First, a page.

Image shows the Irish Centre for Diversity logo along with a series of icons to represent different industry sectors and brightly-coloured bar graphs.

Data around current D&I experiences of workers in Ireland

Organisations can confidently benchmark performance at a national and sector level

First-of-a-kind Diversity and Inclusion (D&I) benchmarking for the Irish market has been launched by the Irish Centre for Diversity (ICFD).  It draws from the most comprehensive research into D&I in the Irish market, involving almost 100 organisations that employ 60,000+ people across both the public and private sectors. Organisations will now be able to compare their D&I performance both at a national level, and against those in similar areas such as Public Sector, Professional Services, Construction and Engineering, Insurance and Finance.


Our data establishes a national average measure for the diversity and inclusivity of workplaces in Ireland.  The findings detail how fairly and respectfully workers in Ireland feel they are treated, and the extent to which workers feel their organisations promote fairness and equal opportunity. It also explores perceptions of fairness and equality for diverse groups – such as people with disabilities and those from a different ethnicity or race. The data provides organisations with insights across areas such as leadership, management, governance, policies, recruitment practices, communications and engagement.


Some Key Findings

  • Data reveals 90% of workers in Ireland report feeling respected and valued by their immediate colleagues day-to-day.
  • However, 2 out of 5 workers do not feel their organisation advances equality of opportunity and just half (51%) of employees believe their organisation is doing enough for diverse groups.
  • In addition, a third (33%) of workers in Ireland do not feel their organisations treat everyone fairly.
  • When it comes to diversity, over two thirds (69%) of workers report that diversity among non-management colleagues is reflective of society, however there is still a journey to travel when ascending the management ladder. 62% of workers report that while junior managers reflect an accurate picture of diversity, this drops to 51% for senior management and falls further to 41% at Board level in Ireland, indicating a significant disparity when moving up the management hierarchy.


Our robust benchmarks enable organisations to measure and assess their D&I performance against the our national workplace average in Ireland, and also at sector level. For organisations mandated to report on D&I as part of regulatory obligations, using benchmarks offers an additional valuable avenue for tracking and assessing impact.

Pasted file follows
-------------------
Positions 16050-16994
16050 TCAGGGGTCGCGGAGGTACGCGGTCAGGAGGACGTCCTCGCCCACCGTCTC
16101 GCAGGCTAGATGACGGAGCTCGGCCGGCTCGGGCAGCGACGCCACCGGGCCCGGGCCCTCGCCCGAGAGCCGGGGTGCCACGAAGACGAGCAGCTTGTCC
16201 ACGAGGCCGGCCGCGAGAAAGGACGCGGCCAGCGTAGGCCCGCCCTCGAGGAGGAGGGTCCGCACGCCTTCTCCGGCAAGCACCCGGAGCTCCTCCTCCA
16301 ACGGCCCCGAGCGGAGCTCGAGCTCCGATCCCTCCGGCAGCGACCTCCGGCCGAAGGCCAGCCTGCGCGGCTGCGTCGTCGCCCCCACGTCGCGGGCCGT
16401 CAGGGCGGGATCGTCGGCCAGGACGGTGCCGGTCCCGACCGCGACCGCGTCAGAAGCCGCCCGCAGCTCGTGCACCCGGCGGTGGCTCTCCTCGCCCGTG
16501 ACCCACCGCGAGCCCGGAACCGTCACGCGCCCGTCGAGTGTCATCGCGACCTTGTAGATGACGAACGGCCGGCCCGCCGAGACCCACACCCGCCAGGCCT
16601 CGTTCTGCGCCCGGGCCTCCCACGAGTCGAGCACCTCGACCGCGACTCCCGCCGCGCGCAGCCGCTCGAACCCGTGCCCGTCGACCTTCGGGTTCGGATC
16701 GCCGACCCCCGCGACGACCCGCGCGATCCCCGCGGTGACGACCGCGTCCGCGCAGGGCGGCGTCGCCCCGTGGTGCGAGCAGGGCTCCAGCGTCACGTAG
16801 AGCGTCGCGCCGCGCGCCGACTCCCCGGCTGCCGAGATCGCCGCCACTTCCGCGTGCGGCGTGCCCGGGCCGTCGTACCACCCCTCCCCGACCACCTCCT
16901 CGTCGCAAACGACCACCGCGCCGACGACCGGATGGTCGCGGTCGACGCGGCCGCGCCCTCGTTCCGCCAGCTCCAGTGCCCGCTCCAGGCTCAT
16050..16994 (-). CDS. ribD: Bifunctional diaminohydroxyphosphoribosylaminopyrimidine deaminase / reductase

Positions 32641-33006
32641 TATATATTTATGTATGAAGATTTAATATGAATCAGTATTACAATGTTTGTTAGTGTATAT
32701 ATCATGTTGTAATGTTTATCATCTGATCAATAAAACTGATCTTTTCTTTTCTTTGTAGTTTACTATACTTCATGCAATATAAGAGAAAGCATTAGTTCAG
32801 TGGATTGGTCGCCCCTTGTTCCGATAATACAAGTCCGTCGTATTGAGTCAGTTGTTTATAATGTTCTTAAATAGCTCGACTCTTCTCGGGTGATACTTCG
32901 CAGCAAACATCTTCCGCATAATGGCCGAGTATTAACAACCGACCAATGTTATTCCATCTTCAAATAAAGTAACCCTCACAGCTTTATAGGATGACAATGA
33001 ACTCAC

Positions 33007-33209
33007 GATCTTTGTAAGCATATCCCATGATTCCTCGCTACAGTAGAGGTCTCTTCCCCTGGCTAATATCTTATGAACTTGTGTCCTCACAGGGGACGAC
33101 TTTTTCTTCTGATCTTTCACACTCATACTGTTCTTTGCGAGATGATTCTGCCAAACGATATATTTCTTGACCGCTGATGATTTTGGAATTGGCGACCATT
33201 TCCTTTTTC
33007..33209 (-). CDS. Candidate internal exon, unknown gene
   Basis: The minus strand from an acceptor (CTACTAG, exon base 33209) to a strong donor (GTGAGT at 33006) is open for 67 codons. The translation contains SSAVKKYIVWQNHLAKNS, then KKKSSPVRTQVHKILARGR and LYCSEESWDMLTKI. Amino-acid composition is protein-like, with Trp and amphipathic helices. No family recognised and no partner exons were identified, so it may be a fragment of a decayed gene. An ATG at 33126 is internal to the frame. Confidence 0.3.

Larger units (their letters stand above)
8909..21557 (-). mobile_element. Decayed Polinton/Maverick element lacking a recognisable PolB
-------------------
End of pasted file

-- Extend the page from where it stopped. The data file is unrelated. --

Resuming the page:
Speaking about the announcement, Caroline Cummins, Managing Director – Irish Centre for Diversity said:


Having such comprehensive and robust data on workplace D&I culture in Ireland allows us to introduce meaningful D&I benchmarks to the Irish market.  Our data provides a clear picture of the lived experiences of people in workplaces across Ireland. Being able to compare and chart progress is a big enabler for employers seeking to build great workplace environments and retain talent.


“Benchmarks give employers additional context to prioritise goals and allocate resources more effectively.  Really importantly, for larger enterprises, integrating benchmarked comparisons will enhance their ability to monitor and report on culture, aligning with regulatory requirements.”


“It is something that the organisations we work with have been looking for, and we are thrilled to offer this to the Irish market.  It enables employers to look beyond themselves and industry norms, to set wider goals on the path to becoming D&I leaders raising the bar even further – with benefits to everyone.


The most forward-thinking and sustainable organisations have D&I firmly on the agenda as a business priority – not only for the legal compliance, or the competitive advantage it brings, but because it is simply the right thing to do. There are three things that set dedicated organisations apart – insights, education, and leadership commitment.  Extensive research identifies D&I as being a key differentiator for better outcomes – with direct links to innovation, retention, productivity, engagement, reputation and more.


“As a one-stop-shop, the Irish Centre for Diversity supports hundreds of employers in Ireland to foster and build work environments where everyone shares a sense of belonging and is supported to thrive.  We collaborate with public and private sector organisations of all sizes, from startups, SMEs and larger concerns across Ireland.


“Where employers get the information and right support, we see them taking action and realistic steps for positive change.”


Additional National Baseline D&I Findings:

  • 16% of workers in Ireland call on employers to do more to support people from a different race and ethnicity and 18% of workers seek more support for those with disabilities.
  • Accessibility is a key concern, and 40% of workers want employers to take more action to ensure buildings, materials and facilities cater to people’s diverse needs. In addition to disability access, this data considers accessibility needs and accommodations for different backgrounds, cultures, ethnicities, ages, languages and religions – such as designated quiet spaces for prayer, multilingual content, and more.
  • With education playing a pivotal role in fostering inclusion it’s encouraging that almost two thirds (63%) of workers of Ireland report having had some level of D&I training in the previous 12 months. However, there’s room for improvement as fewer than half were asked about the impact of this training, and a significant 48% remain unaware of their Unconscious Bias.






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